Notice the rather large amounts of empty seats at the front of the room? Those seats are reserved for VIP ticket holders. And here is one of the problems I mentioned earlier. That’s a lot of empty seats, and they’re in the front and center of the room. And they’re empty. And they’re right in front of the guest. Every panel I went to, the guests speaking, including Patrick Stewart, remarked on the empty seats, and encouraged the audience to move up and fill them, which they readily did. The problem is that those seats are permanently reserved. The convention holds them open in case VIP members arrive late (though what they’re doing running late when they have no lines to wait around in all day is beyond me), and the FAQ in the convention handbook states that general admission is not allowed to fill them. Unless Patrick Stewart tells you to move your butts, of course.
Somewhere in all that I sent my exhausted husband home, and sat giddily through Sir Stewart’s far too short Q&A with my friend Amanda. Later this week I’ll post the audio, video, and photos I took during the panel. Also, did I mention I was in the same room as Patrick Stewart. Because I was. After the Q&A was the costume contest, and Amanda’s photographer, Heather, joined us. I should note that press was generally pushed to the back of the room, but when the crowd allowed, we typically moved up, but stayed out of the way. For the costume contest, we just plopped down on the floor next to the stage, because it was about the only way to get any decent pictures. The entrants moved across the stage quite quickly, though, so it was still a little difficult to get really good pictures. I’ll post the photos from the contest as well as general cosplays I found around the con in a later column. Though this was undoubtedly one of the best there.
After the costume contest, the convention was basically over, so some friends and I went out to dinner. Well, first I got lost in the damn parking garage, because there were no signs showing how to drive to the exit. Then we went to dinner, and had amazing, awesome, Freebirds burritos. Then we popped next door to a Marble Slab for delicious ice cream. Then I went home, exhausted, sore, and hoarse, and learned that while i was gone, my ferret had jumped off the balcony (don’t worry, he was totally fine). Then I went to bed. Sunday was immensely better, right away. Went closer to noon, but parking was a lot easier, and there were no outside lines to get into the convention center. It was far, far less crowded inside. I’d say at least half the amount of people as there were on Saturday. It made a huge difference. It was easier to walk around, the escalators stayed working most of the day, getting into the main panel room was a cinch, and walking through the dealer room was much more comfortable. I finally got to take some good pictures, and was able to actually talk with people. There was less to do overall, and the con was only until 4 pm (open until 7 pm on Saturday), but it was a better experience. I attended the James Marsters Q&A with Amanda and Heather (audio later, with the Stewart Q&A). I’m not a fan, but the guy is incredibly nice, and it’s obvious he loves and respects his fans.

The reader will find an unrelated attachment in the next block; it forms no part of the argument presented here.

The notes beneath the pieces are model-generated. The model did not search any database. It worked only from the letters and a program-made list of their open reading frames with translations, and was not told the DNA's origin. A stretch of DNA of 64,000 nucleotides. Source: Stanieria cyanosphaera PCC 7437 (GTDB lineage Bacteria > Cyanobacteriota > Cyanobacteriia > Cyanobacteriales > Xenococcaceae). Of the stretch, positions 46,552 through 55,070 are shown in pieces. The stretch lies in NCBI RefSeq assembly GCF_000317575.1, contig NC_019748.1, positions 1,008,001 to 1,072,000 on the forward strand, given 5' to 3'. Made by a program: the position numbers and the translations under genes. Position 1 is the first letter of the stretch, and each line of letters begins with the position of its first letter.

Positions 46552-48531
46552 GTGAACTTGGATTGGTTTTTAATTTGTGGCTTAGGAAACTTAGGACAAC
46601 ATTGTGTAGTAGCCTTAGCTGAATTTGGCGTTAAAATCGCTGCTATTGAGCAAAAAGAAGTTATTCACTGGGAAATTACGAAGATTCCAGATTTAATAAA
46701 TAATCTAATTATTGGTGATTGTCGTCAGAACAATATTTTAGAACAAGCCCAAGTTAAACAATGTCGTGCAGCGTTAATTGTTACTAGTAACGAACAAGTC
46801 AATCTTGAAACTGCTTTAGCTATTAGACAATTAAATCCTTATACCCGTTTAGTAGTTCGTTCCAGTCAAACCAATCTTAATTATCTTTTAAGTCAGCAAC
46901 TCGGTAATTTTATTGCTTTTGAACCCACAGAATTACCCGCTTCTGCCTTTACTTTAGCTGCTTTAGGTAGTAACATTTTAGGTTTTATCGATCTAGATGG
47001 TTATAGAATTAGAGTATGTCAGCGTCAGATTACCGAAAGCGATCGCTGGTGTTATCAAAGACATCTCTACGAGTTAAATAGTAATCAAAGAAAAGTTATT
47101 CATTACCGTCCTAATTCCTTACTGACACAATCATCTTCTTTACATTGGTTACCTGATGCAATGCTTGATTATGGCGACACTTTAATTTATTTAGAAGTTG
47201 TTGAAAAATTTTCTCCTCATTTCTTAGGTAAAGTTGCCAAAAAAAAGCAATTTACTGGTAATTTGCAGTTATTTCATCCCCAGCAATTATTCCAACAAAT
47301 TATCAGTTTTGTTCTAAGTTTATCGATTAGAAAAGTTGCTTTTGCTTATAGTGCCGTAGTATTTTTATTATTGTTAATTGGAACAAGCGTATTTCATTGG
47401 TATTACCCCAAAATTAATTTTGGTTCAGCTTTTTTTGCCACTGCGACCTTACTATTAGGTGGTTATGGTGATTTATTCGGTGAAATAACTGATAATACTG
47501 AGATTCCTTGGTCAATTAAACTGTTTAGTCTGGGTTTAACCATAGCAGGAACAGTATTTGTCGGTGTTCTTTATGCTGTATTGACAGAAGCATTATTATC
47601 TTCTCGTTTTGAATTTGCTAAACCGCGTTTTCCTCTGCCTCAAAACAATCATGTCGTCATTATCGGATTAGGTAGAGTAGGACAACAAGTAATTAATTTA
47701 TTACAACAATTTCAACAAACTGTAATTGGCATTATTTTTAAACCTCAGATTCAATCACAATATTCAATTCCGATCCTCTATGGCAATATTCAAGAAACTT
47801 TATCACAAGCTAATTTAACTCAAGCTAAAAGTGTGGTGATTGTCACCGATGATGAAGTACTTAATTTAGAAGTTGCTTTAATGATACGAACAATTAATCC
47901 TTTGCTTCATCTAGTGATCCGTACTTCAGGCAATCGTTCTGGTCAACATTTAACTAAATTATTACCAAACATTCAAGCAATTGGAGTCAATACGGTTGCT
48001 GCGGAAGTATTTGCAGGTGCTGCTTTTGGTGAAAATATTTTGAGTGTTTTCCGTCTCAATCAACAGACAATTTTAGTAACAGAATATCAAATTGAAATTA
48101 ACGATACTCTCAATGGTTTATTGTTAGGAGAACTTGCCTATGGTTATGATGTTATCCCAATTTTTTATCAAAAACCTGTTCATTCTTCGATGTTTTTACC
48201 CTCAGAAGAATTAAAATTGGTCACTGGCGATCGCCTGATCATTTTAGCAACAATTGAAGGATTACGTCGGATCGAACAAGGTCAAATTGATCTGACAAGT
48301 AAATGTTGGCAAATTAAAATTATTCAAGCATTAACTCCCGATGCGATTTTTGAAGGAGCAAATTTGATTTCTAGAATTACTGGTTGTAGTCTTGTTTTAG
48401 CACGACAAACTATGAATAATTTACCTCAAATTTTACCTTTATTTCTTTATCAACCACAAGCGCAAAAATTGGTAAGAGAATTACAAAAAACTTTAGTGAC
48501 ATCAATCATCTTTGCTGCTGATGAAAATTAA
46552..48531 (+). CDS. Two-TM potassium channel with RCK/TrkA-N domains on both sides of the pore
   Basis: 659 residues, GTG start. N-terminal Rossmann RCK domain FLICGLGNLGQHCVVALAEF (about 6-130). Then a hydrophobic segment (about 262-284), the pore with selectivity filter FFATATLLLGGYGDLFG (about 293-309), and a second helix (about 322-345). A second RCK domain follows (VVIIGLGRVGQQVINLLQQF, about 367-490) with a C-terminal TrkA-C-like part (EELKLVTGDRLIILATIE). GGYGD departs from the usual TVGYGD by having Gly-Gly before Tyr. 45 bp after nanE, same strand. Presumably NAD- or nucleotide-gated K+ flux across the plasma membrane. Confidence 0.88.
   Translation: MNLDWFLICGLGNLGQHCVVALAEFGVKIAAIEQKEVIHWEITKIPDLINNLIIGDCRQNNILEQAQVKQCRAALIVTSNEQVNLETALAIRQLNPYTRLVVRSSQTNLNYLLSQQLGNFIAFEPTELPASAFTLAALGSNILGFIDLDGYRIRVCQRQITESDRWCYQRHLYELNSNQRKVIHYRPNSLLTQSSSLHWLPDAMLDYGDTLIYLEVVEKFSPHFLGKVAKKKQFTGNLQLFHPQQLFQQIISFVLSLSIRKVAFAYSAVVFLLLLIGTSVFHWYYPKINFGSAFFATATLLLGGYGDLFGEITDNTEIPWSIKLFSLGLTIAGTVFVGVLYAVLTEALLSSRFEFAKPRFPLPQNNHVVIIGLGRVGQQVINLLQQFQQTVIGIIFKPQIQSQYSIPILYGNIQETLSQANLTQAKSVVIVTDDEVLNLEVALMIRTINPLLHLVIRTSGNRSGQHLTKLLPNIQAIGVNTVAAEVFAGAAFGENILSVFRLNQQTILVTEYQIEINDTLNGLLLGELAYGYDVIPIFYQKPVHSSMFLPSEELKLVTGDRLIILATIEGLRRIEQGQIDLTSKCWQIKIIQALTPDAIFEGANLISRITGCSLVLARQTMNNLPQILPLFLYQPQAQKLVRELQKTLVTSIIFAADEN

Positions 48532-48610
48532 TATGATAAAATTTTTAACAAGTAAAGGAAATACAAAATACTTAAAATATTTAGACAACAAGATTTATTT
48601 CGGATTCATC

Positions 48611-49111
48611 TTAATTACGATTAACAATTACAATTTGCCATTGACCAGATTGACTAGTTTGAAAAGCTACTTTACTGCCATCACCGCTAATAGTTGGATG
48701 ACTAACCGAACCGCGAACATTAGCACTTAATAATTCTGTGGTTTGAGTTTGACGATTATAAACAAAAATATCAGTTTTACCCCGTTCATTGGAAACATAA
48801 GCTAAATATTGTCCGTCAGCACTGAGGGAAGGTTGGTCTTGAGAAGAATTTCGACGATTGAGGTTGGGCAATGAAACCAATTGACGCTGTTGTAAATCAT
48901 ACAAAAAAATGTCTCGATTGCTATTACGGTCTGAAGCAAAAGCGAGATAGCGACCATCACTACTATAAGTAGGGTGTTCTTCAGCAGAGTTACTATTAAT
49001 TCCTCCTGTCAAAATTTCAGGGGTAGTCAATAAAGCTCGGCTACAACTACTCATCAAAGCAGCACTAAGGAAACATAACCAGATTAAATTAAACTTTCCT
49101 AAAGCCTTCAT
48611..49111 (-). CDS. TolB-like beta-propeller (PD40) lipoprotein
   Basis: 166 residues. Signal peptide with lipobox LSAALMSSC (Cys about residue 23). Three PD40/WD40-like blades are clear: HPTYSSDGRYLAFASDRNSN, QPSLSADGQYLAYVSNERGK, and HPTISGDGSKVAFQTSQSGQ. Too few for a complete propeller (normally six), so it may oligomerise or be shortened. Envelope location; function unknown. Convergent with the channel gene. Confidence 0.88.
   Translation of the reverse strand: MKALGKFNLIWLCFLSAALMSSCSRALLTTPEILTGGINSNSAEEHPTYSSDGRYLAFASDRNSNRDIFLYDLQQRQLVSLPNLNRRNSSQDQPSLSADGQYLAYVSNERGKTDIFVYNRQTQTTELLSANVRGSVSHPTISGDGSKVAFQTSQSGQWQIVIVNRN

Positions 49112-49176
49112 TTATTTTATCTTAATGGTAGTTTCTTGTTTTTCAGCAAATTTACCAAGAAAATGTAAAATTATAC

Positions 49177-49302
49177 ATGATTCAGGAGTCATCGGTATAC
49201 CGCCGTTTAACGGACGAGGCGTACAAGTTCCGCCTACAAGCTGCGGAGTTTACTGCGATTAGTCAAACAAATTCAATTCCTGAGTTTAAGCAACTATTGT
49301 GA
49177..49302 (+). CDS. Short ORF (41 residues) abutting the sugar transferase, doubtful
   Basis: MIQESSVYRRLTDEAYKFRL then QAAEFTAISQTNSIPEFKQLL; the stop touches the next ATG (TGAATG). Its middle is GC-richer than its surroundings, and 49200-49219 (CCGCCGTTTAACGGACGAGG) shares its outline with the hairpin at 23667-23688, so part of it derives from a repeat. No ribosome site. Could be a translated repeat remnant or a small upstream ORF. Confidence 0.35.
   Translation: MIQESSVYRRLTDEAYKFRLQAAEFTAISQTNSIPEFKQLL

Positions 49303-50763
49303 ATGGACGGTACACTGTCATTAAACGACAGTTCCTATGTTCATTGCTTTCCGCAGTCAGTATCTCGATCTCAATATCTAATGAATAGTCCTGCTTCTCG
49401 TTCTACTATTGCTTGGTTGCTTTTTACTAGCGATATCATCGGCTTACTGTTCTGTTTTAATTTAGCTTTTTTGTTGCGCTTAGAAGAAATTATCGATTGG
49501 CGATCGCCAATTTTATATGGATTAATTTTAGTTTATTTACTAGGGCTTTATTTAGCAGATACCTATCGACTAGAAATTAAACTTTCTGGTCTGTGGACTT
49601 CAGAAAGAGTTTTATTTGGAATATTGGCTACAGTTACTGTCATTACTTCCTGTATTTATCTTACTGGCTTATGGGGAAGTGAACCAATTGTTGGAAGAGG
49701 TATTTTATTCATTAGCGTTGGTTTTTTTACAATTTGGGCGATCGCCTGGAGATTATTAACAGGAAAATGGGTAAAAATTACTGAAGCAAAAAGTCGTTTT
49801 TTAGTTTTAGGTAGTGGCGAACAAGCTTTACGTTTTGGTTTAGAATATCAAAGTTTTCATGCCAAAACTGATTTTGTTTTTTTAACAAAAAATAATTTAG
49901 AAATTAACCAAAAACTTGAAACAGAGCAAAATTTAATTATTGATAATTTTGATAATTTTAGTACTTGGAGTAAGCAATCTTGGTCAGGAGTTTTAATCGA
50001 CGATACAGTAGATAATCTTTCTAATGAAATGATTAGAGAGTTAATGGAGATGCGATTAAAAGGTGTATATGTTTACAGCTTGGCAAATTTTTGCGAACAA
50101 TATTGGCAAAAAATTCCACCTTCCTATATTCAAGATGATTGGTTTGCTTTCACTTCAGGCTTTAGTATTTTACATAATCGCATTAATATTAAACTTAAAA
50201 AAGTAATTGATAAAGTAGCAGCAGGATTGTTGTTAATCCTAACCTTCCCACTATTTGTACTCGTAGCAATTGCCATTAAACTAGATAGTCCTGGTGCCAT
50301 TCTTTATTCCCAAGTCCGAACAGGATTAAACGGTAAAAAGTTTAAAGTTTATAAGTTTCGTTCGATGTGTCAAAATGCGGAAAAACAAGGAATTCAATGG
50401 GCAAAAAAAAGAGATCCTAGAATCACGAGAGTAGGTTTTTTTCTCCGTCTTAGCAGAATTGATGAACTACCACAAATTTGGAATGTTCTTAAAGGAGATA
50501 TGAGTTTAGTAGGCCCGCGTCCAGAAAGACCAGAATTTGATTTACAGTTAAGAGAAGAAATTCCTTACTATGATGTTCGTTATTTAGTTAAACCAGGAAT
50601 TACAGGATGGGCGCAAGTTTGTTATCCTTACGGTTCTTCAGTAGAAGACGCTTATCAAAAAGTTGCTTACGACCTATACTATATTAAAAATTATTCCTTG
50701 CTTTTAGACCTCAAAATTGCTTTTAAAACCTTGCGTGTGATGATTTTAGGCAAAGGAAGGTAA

After that, we went shopping in the dealer room, but I didn’t find anything really worth buying (apart from the Romeo and Juliet: The War trade I had bought on Saturday). There were plenty of shirts, posters, action figures, and comics, a lot of which was over priced, and there wasn’t just a huge variety. After that, the day was over and the con was going to close soon, so after a few words with Jeff Balke, we all went home.Take a look at some pictures from around the con floor, or just scroll down to the bottom for my final thoughts on the con.
Costume pictures, plus more images of Stewart/de Lancie and Marsters (along with audio and video) later this week.
Now for the lowdown on the entire experience. Dallas Comic Con is basically an event where you stand in line and pay money to go stand in line and pay more money. The headlining guests charge money for autographs (and usually photos, too), which can run you anywhere from $20-85 (for a photo with Patrick Stewart). The crowd was so bad on Saturday, that the lines were awful, and it was difficult to move around. It’s clear that having two major guests on the same day resulted in an enormous flow of people, though understandably this is what their schedules allowed. I suggest the convention either move to a bigger venue, schedule fewer big name guests, or schedule such guests on different days if at all possible. A bigger venue would also allow for more onsite events. There’s really not much to speak of in terms of entertainment at the convention. There’s the handful of Q&A’s with the headliners, the dealer room and artists’ alley, and just a couple “panels.” Saturdays’ panels included (all of these are in a single room) “Carl Macek’s Robotech Universe” (which was promoting an upcoming documentary), “The Downfall of the Anime Industry” (which is what I wanted to attend, but was running an hour late), “War Stories from the Conventions,” and “Robotech Industry Panel.” Kevin Conroy, Summer Glau, Stan Lee, Neal Adams, and Patrick Stewart/John de Lancie all had Q&A sessions in the main room, if you could get in (the room seats about 2,000 people, with 500 of those reserved for VIP holders; more than 15,000 people attended the show). On Sunday, Q&As featured Adam West/Burt Ward, James Marsters, and Dave Prowse/Jeremy Bulloch/Peter Mayhew. The tiny panel room hosted “Robotech: Free-for-All” and “Do Anime/Comic Conventions Have a Future?” That’s all there is to do all weekend. Granted, the hours of the convention are short (11-7 on Saturday, 11-4 on Sunday), so maybe that’s enough for people. And since most people spent Saturday standing in line just to get inside, it probably is enough. Other problems included a lack of signs and information. There were sign boards scattered through the halls, but they were blank. The convention center has flat screen panels on the wall outside of every room, which could be better used (like rolling a schedule or something). The guests are great, but right now that’s about all this con has going for it. Hopefully they can move to a bigger location soon, and expand on their offerings, because I for one would love a really great comic convention so close to home.